Monday, April 04, 2005

Semper Fidelis - Always Faithful

I have been trying to determine what to say about Pope John Paul II following his death on Saturday.

I remember his selection, following the brief tenure of Pope John Paul I, which lasted only about a month. It was so unique that a Cardinal from Poland was selected.

I also remember my Uncle Bob got to see him during one of his first visits to the United States. It was before the assasination attempt, and he said he could have reached out and touched the Holy Father, but he didn't for fear that it would result in a clap of thunder.

It strikes me that Pope John Paul II was ultimately a man of faith, who put his faith into action.

He helped bring about reconciliation with other faiths. He apologized sincerely for previous transgressions of the Catholic Church and Christians in general for not doing more to stop the Holocaust and for the brutality of the Crusades.

He will be missed. Even in his last days and in his passing, he is bringing people into the kingdom. He was a faithful servant, and we would all be wise to follow that example.

The following is the text of his Final Letter to the Faithful. It was read aloud by Archibishop Leonardo Sandri at the conclusion of the requiem mass in St. Peter's Square. It was the Pope's final letter to the world and was to be read by the Pope himself at yesterday's mass of the Divine Mercy, had he been able.

The Final Letter of Pope John Paul II to the Faithful

Dearest Brothers and Sisters!

1. Resonate also today the joyful Alleluia of Easter. Today's reading from the Gospel of John emphasizes that the Resurrected one, the evening of this day, appeared to the Apostles and "showed them his hands and side" (Jn 20,20), that is the signs of the painful passion impressed in permanent way on his body even after the resurrection. Those glorious wounds, which eight days later made to touch to the doubting Thomas, reveal the mercy of God, that "he so loved the world that he gave his only Son" (Jn 3,16).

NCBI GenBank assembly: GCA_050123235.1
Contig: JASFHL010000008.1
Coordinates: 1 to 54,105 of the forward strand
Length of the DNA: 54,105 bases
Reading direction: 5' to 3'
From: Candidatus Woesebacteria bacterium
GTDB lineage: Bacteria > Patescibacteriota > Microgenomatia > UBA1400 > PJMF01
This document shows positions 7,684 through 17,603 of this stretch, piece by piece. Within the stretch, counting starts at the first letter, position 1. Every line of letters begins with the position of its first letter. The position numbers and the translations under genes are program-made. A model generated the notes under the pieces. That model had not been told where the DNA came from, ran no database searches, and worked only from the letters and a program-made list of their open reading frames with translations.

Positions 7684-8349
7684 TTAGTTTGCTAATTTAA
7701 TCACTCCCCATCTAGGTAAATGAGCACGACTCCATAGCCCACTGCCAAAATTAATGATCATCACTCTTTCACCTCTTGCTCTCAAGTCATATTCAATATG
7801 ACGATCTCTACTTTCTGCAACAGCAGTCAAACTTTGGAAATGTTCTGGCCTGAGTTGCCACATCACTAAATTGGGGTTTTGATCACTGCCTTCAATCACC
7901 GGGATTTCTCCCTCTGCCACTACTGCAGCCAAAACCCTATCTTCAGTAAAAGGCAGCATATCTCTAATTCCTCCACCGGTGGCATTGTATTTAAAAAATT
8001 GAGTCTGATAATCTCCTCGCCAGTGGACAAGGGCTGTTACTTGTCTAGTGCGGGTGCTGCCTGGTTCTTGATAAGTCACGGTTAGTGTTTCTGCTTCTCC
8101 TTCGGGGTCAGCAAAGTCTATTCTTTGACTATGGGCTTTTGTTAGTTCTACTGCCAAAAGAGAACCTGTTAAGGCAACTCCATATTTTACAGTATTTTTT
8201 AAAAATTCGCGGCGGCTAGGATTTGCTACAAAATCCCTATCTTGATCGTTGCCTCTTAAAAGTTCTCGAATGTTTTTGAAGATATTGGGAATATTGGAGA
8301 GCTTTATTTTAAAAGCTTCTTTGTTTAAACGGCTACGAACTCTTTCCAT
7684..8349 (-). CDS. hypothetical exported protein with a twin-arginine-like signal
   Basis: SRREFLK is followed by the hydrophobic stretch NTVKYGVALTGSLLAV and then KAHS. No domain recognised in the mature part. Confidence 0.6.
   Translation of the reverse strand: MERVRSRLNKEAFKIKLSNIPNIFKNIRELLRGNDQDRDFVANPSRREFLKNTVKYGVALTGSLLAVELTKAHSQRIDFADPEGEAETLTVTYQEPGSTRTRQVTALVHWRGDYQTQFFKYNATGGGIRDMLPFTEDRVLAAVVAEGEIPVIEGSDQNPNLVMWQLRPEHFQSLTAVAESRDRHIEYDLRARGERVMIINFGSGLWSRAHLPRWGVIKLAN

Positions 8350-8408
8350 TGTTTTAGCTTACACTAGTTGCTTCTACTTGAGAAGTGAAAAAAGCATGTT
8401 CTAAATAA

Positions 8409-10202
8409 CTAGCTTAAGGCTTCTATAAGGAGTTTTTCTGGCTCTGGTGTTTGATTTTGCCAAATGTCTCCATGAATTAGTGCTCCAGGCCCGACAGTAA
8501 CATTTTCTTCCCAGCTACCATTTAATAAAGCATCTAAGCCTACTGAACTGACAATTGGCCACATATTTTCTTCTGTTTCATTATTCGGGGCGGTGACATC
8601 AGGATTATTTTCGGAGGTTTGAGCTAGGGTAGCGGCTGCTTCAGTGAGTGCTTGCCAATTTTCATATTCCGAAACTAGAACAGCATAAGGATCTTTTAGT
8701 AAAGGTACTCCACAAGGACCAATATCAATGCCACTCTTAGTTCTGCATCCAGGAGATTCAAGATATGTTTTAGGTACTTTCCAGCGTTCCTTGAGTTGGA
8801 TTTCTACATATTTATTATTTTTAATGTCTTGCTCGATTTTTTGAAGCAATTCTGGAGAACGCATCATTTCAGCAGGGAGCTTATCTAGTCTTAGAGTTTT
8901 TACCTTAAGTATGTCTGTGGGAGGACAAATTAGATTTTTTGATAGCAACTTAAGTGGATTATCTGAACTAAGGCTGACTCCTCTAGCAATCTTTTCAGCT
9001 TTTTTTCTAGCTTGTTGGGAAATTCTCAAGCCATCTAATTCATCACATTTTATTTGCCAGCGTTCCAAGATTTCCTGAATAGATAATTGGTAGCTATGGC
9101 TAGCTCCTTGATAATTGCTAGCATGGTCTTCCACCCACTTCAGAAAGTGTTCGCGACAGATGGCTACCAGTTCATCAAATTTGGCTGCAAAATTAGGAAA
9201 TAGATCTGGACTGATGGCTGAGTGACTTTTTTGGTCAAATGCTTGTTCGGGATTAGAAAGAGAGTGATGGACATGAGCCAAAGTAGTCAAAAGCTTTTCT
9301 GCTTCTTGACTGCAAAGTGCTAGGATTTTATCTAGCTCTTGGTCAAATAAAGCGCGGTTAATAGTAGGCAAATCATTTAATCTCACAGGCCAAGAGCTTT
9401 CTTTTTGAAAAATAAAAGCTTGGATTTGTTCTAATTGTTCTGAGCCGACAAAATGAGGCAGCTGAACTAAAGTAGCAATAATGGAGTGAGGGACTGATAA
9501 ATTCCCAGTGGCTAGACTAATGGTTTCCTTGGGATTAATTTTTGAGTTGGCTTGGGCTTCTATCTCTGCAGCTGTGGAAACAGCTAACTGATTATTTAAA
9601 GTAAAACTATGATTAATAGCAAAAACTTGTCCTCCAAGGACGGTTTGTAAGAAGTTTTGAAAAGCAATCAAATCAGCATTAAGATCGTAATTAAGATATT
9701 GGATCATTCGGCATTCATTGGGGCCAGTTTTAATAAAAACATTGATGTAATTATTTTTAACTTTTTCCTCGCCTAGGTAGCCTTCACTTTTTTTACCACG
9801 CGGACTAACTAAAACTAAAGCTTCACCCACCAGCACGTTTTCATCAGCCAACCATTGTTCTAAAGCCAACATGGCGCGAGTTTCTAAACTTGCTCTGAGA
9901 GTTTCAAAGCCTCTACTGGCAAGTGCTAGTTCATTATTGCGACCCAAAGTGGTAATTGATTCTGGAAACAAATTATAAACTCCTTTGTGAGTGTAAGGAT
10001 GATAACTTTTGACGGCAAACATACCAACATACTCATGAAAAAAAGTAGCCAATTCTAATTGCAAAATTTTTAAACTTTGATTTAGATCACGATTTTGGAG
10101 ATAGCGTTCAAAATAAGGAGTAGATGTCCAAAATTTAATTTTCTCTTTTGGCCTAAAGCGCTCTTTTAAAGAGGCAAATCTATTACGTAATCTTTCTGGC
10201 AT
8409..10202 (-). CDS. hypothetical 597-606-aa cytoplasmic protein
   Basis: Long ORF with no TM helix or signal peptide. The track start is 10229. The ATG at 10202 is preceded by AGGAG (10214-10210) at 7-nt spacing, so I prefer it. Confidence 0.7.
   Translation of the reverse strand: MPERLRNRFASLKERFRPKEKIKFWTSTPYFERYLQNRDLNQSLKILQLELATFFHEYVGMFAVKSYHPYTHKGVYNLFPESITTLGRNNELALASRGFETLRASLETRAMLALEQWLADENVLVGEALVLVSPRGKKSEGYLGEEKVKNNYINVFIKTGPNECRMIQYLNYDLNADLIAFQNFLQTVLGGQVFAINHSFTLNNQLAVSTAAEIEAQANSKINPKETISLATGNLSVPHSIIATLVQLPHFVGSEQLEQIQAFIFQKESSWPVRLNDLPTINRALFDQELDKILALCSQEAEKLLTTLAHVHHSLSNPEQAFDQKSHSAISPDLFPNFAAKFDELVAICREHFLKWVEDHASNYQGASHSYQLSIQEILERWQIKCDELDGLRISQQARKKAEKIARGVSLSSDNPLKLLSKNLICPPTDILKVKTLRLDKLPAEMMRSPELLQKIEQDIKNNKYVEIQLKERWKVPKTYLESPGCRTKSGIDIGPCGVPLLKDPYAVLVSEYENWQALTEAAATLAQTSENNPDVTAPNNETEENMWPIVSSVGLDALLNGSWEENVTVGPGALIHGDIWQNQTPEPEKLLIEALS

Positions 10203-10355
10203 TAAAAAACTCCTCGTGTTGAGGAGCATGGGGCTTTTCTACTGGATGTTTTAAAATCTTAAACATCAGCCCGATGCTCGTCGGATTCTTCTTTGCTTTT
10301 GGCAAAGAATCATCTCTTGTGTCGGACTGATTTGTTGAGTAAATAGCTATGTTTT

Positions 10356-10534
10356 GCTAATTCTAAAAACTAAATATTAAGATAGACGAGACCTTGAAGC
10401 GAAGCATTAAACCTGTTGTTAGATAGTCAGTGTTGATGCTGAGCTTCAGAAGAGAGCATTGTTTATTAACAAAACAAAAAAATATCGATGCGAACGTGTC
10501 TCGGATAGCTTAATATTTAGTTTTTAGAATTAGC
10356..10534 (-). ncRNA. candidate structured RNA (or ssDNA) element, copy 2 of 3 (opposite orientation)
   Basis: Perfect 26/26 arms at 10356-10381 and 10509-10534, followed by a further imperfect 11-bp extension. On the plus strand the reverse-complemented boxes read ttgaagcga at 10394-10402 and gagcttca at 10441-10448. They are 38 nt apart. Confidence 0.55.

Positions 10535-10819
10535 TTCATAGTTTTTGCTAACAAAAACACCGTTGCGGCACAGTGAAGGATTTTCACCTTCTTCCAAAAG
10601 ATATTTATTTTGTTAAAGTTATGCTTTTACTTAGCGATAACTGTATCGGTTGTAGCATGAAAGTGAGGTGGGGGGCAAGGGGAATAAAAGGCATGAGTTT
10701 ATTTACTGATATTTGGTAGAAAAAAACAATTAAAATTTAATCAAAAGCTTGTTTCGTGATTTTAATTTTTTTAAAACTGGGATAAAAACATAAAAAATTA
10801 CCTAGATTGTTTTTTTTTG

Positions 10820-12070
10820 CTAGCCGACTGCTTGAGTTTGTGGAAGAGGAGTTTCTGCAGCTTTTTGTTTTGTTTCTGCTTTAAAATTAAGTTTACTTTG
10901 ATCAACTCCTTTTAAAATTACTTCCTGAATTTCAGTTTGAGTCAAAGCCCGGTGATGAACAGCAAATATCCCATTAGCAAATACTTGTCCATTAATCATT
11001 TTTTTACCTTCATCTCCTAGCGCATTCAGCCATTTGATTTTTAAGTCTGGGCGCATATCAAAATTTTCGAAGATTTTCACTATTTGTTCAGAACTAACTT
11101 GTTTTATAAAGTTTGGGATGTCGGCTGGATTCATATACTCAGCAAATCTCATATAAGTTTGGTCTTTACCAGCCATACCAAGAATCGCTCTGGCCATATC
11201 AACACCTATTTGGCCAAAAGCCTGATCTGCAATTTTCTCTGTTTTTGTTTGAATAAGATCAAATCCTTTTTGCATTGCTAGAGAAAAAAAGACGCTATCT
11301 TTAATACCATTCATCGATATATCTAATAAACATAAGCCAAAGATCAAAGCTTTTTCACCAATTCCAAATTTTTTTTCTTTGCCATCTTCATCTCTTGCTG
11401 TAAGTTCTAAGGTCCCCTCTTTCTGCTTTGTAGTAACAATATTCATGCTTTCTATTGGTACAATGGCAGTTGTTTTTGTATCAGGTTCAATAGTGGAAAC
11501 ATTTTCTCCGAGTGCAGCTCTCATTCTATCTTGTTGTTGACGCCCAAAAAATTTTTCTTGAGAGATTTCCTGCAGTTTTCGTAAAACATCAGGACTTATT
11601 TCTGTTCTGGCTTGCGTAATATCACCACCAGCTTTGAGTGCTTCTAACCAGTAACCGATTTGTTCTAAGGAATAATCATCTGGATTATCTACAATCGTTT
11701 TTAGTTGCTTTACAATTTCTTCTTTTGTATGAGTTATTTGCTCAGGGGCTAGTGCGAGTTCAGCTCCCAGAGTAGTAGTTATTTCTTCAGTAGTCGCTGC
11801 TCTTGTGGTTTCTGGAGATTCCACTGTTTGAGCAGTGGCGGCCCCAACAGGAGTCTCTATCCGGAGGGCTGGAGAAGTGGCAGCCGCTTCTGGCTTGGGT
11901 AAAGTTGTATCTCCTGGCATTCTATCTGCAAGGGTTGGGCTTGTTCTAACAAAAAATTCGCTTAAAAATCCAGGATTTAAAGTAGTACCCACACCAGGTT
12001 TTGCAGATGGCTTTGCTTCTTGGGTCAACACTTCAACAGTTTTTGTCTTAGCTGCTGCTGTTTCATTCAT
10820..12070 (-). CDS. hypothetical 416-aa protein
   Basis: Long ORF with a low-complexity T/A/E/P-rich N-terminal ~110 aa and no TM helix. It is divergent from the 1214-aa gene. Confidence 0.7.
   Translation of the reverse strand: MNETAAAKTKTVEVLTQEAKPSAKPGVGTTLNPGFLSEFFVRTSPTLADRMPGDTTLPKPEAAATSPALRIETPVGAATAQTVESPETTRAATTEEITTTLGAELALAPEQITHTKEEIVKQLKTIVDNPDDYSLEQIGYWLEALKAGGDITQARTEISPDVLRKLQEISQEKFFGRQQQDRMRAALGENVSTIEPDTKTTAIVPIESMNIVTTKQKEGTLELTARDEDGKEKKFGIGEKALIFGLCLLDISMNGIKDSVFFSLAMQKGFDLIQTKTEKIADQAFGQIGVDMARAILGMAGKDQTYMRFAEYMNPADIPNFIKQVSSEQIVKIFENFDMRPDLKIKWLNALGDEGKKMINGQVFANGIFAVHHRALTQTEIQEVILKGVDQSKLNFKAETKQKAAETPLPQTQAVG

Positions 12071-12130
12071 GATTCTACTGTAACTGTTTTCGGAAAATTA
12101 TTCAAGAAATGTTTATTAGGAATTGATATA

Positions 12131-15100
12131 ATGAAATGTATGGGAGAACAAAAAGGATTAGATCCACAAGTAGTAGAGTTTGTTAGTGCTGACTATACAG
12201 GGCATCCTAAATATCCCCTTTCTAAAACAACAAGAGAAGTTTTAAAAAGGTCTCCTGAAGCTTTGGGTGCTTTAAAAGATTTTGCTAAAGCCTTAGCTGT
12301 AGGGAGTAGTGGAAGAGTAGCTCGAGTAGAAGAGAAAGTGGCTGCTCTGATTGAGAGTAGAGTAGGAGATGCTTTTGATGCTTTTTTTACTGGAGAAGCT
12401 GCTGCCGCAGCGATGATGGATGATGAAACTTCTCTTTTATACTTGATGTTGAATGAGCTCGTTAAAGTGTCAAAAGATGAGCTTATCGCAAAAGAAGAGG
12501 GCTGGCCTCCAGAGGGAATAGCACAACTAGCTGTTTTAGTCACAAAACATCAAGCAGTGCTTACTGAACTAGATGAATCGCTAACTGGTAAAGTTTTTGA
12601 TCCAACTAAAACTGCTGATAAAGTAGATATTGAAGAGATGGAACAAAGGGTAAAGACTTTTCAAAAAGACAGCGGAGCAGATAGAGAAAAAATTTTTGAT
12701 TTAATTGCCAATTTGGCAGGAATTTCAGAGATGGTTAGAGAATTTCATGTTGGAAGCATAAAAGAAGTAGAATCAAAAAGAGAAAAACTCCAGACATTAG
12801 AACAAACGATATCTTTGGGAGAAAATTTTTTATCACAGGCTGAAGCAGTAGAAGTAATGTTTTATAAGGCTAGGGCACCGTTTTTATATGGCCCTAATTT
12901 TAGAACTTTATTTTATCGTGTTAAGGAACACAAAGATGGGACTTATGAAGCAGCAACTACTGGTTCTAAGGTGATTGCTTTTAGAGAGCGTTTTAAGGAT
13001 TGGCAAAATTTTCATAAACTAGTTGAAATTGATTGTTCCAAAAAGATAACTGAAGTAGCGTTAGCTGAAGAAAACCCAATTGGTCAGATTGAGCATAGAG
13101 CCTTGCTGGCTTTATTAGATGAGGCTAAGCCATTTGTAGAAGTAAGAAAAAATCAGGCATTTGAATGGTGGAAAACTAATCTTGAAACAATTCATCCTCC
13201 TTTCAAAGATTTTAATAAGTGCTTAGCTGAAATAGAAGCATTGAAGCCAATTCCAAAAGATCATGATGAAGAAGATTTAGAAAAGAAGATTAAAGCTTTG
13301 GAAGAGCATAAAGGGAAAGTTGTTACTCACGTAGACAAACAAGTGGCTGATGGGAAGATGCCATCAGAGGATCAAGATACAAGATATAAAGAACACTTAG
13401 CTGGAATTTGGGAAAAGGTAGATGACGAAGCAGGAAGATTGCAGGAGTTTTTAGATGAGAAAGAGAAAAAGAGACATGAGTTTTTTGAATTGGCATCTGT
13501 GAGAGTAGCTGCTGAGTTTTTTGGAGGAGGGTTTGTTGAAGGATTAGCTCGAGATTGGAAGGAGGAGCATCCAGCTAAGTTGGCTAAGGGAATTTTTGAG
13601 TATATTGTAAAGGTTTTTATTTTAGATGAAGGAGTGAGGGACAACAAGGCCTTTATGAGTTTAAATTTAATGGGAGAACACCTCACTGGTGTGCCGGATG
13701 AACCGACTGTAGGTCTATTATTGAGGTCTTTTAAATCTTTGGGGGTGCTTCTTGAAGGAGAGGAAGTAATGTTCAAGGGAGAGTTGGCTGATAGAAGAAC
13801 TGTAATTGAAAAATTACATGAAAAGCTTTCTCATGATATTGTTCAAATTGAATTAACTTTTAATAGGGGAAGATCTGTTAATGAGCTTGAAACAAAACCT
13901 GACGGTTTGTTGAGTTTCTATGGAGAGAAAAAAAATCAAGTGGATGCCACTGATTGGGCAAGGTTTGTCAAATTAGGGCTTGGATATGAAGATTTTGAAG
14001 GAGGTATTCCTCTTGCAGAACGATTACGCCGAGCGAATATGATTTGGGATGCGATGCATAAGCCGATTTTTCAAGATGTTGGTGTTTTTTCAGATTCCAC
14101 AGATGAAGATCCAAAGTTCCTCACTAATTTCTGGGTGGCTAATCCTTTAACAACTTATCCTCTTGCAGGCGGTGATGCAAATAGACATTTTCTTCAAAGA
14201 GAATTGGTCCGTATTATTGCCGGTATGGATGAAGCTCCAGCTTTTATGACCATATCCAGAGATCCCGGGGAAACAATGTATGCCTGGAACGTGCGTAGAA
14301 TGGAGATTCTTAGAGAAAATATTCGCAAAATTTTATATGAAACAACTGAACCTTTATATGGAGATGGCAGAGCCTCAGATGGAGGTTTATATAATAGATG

This mystery of love is at the center of today's liturgy of Sunday in Albis, dedicated to the belief of the Divine Mercy.

2. To all humanity, which at times seems so lost and dominated by the power of evil, selfishness and fear, our resurrected Lord offers in gift his love that pardons, reconciles and reopens the soul to hope. The love that converts the hearts and bestows the peace. How much need the world has to understand and to receive the Divine Mercy!

Lord, whose death and resurrection reveals the love of the Father, we believe in You and with confidence we say again to you this today: Jesus, trust in You, have mercy on us and the entire world.

3. The liturgical feast of the Annunciation, that we will celebrate tomorrow, pushes us to contemplate with the eyes of Mary the immense mystery to us of this merciful love that gushes from the Heart of Christ. She helps us so that we can comprehend the true sense of the paschal joy, which I found myself on this certainty: He whom the Virgin has carried in her womb, that has suffered and died for us, is truly risen. Alleluia!

AMEN

No comments: